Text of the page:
2012 NYCBL Top 10 Prospects

Postseason Recap: After running away with the New York Collegiate Baseball League's best record (28-12) in the regular season, the Syracuse Junior Chiefs used a three-run ninth in Game Two of the NYCBL finals to complete a series sweep of the Niagara Power and bring the trophy back to the Salt City for the first time since 1978.

1. Eric Eck, rhp, Hornell (Jr., Wofford)

After racking up seven saves and striking out 60 batters in 44 innings while coming out of the bullpen for Wofford, Eck continued to miss bats this summer.  Standing in at 6-foot-4 and 185 pounds, Eck's projectable frame, smooth delivery, and loose arm action tantalized scouts this summer. A number of scouts also praised Eck's mound presence, poise, and makeup. Eck's fastball sat at 90-91 mph and topped out at 93 during the summer, but he could end up throwing even harder as he continues to fill out. Eck will have to refine his feel for his breaking ball and changeup, as most coaches felt his secondary offerings remain works in progress. Nevertheless, Eck managed to tally 43 strikeouts in 30 innings in the NCYBL, and he joined the Hyannis Harbor Hawks of the Cape Cod League after Hornell was eliminated from the playoffs.

2. Grant Heyman, of/1b, Geneva Red Wings (Fr., Miami)

The Blue Jays drafted Heyman in the 11th round in June, but he did not sign and will attend Miami next year. Despite being one of the youngest players in the NCYBL, he flourished with the wood bats. Although Heyman missed nearly the entire month of June, the 6-foot-4, 190-pound outfielder immediately showcased his raw power upon being inserted into the lineup, hitting eight home runs in just 66 at-bats. He also impressed coaches with an advanced approach, as the 18-year-old hit .348 with 13 walks and 14 strikeouts. "He has a balanced base," said one opposing manager. "He stays strong on his backside and does not over-extend himself. If I had to pick one position player from our league, Heyman would be the guy."

3. Jon Leroux, c/1b, Geneva Red Wings (SIGNED: Mets)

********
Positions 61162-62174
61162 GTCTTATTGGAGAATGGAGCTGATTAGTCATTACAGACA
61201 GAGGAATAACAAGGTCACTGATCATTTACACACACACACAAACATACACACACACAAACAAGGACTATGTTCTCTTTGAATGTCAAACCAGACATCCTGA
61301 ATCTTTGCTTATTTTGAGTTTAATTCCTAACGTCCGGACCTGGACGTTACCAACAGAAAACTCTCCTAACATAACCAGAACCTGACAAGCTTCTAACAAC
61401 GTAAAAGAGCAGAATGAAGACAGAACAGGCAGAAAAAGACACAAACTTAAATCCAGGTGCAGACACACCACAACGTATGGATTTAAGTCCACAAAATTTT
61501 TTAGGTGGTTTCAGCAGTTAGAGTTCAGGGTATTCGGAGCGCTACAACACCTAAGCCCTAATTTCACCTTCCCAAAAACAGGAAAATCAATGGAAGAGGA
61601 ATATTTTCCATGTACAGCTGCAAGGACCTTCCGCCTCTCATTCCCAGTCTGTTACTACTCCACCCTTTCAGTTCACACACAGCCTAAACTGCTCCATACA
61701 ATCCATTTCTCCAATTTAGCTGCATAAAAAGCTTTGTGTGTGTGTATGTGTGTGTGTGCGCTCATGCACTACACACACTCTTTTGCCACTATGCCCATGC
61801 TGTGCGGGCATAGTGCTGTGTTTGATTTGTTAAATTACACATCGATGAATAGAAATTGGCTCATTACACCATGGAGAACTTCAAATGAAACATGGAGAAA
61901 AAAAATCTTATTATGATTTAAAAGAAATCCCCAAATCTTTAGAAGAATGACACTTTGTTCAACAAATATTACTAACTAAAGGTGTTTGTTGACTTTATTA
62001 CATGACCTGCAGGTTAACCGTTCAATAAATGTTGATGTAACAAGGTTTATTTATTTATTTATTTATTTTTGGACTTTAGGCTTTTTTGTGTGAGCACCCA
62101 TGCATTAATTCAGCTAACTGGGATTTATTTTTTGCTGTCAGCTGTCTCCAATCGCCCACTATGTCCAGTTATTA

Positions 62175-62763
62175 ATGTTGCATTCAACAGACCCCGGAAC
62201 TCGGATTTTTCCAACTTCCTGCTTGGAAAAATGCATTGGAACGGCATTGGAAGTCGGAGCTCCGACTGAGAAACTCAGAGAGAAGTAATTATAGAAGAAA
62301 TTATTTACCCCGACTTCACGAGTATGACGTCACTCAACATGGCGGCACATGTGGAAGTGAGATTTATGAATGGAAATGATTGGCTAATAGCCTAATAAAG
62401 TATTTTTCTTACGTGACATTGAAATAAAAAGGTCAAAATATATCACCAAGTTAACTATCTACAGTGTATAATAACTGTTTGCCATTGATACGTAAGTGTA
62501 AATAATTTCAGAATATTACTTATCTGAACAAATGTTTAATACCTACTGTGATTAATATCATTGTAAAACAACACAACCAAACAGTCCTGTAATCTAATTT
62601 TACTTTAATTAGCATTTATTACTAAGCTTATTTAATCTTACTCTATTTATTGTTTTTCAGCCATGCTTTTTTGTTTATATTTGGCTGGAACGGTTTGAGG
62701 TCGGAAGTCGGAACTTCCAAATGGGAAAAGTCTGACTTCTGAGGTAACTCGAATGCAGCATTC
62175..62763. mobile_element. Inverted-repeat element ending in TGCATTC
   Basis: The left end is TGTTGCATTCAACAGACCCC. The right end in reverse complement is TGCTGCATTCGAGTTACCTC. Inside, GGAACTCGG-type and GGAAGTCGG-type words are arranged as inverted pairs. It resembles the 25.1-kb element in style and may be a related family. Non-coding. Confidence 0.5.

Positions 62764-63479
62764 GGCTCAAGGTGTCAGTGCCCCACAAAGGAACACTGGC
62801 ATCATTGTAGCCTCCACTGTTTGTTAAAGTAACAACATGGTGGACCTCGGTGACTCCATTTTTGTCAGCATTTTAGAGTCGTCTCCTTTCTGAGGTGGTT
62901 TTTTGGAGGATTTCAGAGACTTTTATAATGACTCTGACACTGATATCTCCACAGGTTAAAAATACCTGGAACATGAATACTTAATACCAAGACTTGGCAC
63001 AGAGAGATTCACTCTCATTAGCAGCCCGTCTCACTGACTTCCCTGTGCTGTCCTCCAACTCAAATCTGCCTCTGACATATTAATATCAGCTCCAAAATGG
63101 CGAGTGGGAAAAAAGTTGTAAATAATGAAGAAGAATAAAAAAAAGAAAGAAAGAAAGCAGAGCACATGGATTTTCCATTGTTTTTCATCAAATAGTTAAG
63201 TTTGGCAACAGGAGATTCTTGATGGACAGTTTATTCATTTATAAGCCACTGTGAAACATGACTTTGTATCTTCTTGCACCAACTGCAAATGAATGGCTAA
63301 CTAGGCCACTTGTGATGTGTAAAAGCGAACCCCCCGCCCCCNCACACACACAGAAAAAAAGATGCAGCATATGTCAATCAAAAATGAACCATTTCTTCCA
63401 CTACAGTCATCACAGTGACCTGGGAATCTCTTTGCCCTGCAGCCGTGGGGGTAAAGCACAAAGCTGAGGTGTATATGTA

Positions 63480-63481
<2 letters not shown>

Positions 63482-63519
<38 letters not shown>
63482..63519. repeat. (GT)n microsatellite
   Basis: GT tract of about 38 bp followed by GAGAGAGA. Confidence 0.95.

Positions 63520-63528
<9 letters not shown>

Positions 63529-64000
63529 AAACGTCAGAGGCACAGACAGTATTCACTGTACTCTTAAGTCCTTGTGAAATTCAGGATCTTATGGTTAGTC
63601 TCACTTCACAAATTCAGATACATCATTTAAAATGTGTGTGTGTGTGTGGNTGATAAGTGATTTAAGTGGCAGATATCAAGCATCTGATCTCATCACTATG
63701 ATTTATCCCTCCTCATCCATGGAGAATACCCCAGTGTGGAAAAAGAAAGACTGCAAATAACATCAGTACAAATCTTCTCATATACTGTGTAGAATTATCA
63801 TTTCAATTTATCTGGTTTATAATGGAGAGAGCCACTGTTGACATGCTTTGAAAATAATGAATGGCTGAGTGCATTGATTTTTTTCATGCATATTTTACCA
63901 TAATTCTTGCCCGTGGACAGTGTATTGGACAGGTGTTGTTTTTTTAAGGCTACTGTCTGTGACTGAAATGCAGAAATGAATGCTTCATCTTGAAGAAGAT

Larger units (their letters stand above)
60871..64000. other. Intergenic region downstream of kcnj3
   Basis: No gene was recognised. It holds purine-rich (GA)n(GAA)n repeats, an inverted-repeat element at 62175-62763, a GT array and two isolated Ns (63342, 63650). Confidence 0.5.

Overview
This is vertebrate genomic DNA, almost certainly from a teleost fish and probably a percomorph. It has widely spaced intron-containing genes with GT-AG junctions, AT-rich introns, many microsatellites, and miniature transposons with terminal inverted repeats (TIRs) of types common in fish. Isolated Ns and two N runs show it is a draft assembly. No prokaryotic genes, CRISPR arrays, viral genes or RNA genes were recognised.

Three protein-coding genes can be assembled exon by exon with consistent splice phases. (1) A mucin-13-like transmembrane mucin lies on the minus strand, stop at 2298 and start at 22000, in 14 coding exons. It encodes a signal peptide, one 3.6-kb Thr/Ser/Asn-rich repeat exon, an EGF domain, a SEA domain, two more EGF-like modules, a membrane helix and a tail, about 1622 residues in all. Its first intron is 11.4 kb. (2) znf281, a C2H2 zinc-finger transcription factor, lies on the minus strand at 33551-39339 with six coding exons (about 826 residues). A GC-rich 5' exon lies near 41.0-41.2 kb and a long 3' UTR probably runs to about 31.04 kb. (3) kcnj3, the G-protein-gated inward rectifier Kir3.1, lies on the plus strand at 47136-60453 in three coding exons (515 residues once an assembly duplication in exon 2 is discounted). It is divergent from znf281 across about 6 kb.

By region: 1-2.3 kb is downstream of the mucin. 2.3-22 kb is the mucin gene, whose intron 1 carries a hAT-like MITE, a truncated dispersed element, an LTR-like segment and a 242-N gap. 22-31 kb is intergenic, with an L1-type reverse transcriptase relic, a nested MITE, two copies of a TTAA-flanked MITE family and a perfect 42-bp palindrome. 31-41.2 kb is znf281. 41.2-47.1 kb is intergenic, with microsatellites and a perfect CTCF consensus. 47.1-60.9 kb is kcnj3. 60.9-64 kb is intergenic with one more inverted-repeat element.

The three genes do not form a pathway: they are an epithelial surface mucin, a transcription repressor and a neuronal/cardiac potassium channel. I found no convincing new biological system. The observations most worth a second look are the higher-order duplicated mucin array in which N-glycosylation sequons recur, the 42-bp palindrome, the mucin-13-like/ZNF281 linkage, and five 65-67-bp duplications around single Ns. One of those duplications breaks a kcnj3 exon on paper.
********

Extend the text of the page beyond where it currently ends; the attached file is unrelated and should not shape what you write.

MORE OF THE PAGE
Leroux hit .347/.416/.647 as a junior for Northeastern this spring, getting drafted in the 32nd round by the Mets. The 6-foot-1, 210-pound catcher reported to Geneva, where he played in five games for the Red Wings before signing with the Mets.  Despite his extremely brief NYCBL stint, Leroux managed to hit two home runs and impress opposing managers with his power potential. "He was just a step above the rest of the league," said one manager. "If he had stayed for the entire summer he would've hit .400 and led the league in homers and RBIs." Leroux is currently splitting time between first base and DH while at Rookie-level Kingsport.

4. Jon Kemmer, of/lhp, Olean (Sr., Clarion, Pa.)

Kemmer intrigued NYCBL managers as both a hitter and a pitcher. While the 6-foot-2 lefthander ran his fastball up to 90 mph in 10 games as a reliever, many felt that Kemmer's lack of offspeed offerings restricted his future as a pitcher. Fortunately, coaches praised his outfield defense, power and approach at the plate. After hitting .385/.526/681 for Division II Clarion in the spring, Kemmer proved his spring performance was no mirage, hitting .441/.554/.737 with a league-best nine home runs this summer. While he's not an exceptional runner, Kemmer utilized his instincts to play a quality center field and steal 18 bases. "He will be a corner outfielder down the road," said one opposing manager. "He may end up being a tweener because he won't be able to handle center field, but he could end up being a 20-30th-round option for teams next year."

5. Dan Fiorito, ss/3b, Syracuse (Sr., Manhattanville, N.Y.)